The Long-Term Psychological Effects Of Street Harassment, Because It's Never "Just A Compliment"
I was 24 the first time I was groped in public. A guy grabbed my breast and walked away before I could catch a glimpse of his face. The second time was on a bus, when a man standing behind me put his hand up my skirt and rubbed my vulva. I froze. I never saw his face, but I could still feel his hand on me as I ran away from the bus. The third time was in an outdoor market, when a man walking toward me reached over as he passed and stuck his hand up my skirt. I yelled at him, then ran away. Each time, my heart raced. My thoughts fled. My fight-or-flight response kicked in. And I learned and relearned that I wasn’t free to move freely in public.
“Street harassment is a constant reminder that that street, that public space — it doesn’t belong to you,” Debjani Roy, Deputy Director of Hollaback!, a movement to end harassment, tells Bustle. “That at any moment, anyone can say something or do something to cause a disruption on your route, on your day. There’s also this fear of escalation. There’s this fear that a verbal comment can turn into being followed and then touched inappropriately. You’re on alert, constantly.”
Groping and sexual assault are two extreme examples and have “only” happened to me three times. However, I’ve also been masturbated at five times — guys literally with their penises out in public, jacking off while looking at me. Even more commonly, almost every time I walk outside someone thinks it’s his — and I can count on one hand the number of times it wasn’t a “he” — right to comment on my body, my clothing, or even just the way that I walk.
But as upsetting as my stories are, they’re also incredibly common. According to the studies compiled by Stop Street Harassment, the number of women and LGBTQ people who have experienced street harassment range from 65 percent to 100 percent, depending on geography. And, anecdotally, I’ve yet to meet a woman who, when asked, doesn’t have her own street harassment story.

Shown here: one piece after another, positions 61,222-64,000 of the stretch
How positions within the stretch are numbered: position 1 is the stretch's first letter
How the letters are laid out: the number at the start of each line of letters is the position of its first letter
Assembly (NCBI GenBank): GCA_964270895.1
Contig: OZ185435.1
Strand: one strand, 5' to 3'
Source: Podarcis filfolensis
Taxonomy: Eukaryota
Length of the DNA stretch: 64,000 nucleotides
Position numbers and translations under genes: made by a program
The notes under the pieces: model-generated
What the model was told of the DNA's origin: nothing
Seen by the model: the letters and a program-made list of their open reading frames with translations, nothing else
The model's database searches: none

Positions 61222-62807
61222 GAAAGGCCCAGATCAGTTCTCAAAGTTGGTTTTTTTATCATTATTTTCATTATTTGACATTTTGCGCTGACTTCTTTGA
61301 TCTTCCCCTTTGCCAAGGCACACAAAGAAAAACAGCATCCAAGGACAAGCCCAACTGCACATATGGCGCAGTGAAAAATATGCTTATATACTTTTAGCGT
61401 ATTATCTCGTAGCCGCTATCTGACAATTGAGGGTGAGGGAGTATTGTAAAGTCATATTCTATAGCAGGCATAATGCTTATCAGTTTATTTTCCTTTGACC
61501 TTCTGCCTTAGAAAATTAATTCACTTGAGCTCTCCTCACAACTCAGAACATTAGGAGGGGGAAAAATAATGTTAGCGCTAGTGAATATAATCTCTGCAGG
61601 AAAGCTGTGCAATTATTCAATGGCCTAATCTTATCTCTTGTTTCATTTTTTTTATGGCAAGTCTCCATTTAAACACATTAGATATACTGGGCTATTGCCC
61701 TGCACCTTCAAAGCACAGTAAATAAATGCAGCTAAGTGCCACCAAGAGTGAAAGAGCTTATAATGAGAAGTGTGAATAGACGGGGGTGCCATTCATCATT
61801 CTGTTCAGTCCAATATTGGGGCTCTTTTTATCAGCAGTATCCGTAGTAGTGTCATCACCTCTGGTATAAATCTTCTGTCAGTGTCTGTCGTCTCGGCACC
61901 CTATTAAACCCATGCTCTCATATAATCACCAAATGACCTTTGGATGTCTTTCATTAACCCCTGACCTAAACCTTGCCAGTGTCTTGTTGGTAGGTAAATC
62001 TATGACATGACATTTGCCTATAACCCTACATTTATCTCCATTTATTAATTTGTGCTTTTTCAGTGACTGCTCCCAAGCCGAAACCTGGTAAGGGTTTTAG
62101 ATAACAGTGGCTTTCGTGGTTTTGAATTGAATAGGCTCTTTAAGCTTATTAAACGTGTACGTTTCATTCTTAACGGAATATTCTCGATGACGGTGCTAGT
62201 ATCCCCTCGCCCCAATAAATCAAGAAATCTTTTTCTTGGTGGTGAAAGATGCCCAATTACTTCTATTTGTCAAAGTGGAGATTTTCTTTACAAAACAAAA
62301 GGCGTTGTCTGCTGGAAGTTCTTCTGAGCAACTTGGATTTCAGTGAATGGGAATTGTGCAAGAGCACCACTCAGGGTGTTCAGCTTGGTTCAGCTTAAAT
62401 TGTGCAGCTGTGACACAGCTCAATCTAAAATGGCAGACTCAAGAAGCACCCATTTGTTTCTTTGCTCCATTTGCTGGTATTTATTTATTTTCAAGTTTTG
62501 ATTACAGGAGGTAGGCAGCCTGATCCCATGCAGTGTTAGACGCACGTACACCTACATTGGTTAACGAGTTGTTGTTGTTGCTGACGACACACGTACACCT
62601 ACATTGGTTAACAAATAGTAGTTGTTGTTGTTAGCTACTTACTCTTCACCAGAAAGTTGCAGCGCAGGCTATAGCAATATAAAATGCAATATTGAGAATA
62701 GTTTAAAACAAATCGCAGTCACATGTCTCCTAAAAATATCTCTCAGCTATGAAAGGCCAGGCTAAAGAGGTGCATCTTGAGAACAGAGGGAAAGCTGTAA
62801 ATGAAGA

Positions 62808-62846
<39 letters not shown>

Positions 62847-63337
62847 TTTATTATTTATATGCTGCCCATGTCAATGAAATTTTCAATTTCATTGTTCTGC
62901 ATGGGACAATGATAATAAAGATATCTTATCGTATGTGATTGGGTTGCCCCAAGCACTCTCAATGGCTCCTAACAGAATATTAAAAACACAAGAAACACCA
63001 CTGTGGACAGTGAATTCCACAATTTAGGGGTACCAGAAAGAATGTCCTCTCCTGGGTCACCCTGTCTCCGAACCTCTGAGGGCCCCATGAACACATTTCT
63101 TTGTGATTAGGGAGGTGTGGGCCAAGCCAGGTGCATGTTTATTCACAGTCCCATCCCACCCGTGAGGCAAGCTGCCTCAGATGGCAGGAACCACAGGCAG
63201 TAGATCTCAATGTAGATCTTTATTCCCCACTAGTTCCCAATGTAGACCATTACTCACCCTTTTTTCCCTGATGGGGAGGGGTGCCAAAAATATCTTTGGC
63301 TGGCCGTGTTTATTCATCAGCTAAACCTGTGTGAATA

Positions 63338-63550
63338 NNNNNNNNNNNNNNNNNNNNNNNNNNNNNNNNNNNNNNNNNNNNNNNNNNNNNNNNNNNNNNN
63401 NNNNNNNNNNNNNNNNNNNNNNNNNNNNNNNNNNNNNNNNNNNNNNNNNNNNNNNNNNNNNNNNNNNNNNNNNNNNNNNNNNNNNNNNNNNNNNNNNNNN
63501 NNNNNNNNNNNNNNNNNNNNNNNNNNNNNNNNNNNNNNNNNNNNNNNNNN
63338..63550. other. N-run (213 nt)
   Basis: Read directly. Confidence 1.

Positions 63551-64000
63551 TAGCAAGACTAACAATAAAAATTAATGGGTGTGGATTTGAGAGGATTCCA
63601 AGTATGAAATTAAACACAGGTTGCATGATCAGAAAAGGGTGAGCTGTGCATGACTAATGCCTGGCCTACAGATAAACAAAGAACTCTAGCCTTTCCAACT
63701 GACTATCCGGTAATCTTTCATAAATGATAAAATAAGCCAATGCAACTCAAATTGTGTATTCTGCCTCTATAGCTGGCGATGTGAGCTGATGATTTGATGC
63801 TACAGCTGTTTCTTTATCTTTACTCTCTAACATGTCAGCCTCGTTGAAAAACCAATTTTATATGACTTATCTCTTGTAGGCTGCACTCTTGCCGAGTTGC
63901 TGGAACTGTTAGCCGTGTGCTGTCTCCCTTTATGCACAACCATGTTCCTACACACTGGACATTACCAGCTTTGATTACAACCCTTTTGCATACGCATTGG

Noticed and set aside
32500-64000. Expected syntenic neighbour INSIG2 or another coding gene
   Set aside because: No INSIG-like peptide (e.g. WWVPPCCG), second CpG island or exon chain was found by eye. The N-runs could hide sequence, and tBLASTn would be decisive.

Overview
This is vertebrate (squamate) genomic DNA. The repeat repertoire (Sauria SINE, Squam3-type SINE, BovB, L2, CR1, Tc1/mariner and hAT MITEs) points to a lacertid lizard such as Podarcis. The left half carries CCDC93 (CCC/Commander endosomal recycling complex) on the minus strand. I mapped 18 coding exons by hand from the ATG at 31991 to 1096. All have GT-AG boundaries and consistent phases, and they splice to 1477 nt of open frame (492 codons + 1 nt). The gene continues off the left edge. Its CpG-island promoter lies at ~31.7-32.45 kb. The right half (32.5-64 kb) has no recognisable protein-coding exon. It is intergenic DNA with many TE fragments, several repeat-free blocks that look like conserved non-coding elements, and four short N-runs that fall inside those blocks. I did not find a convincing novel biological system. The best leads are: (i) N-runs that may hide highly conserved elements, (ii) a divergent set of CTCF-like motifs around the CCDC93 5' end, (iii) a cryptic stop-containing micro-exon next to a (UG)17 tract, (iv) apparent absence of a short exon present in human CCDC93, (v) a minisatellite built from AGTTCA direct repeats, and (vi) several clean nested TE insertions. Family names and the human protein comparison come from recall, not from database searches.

“It feels somewhere like five to eight times a month a man will look at me up and down followed up with a ‘Kiss me,’ or worse — ‘Why don't you bend over for me,’” Nina, a New York City resident, tells Bustle. “Most of the time it is men wanting me to acknowledge them, to which when I just pass by I get a ‘Slut.’"
Feeling Like You're Constantly Being Preyed Upon
This constant commenting on our bodies, requests for sex, insults, groping, leering — they take a toll. The cumulative effect of years of constant street harassment leads many women to behave as if we’re being hunted. We scan the street constantly. We wear shoes we can run in. We camouflage our bodies with baggy coats, sunglasses, and earphones. In short, we act like prey.
“There’s a cumulative anxiety around navigating public spaces; a cumulative anxiety we might feel when being in a situation in which we were assaulted or harassed in a very serious way,” Roy says. “It does have that long-term, sedimented quality to it where the emotions and the psychological impacts are weighing on you.”
Whether it’s a comment, a “compliment,” an insult, or an assault, we live in constant awareness of the fact that a man walking toward us might demand our attention — or our bodies. Marilyn French highlights this feeling of predation in The War Against Women, when she writes:
This feeling of being preyed upon shows up even in women who haven’t personally been assaulted, as a form of cultural trauma. We’re know that many women are sexually assaulted and are taught from a young age that we’re vulnerable to being assaulted too. Kearl writes that in the 1991 book The Female Fear: The Social Cost of Rape, the authors found that being raped was something women aid was “‘part of the background’ of their lives and ‘one of those things that’s always there.’” Another 1972 study from researchers in Seattle found that of a list of crimes — including having your car stolen, being beaten up, being sold contaminated food, and being murdered — women felt sexual assault was “both very serious and likely to occur, while they saw most of the other crimes as either very serious but unlikely to occur or not serious and likely to occur.”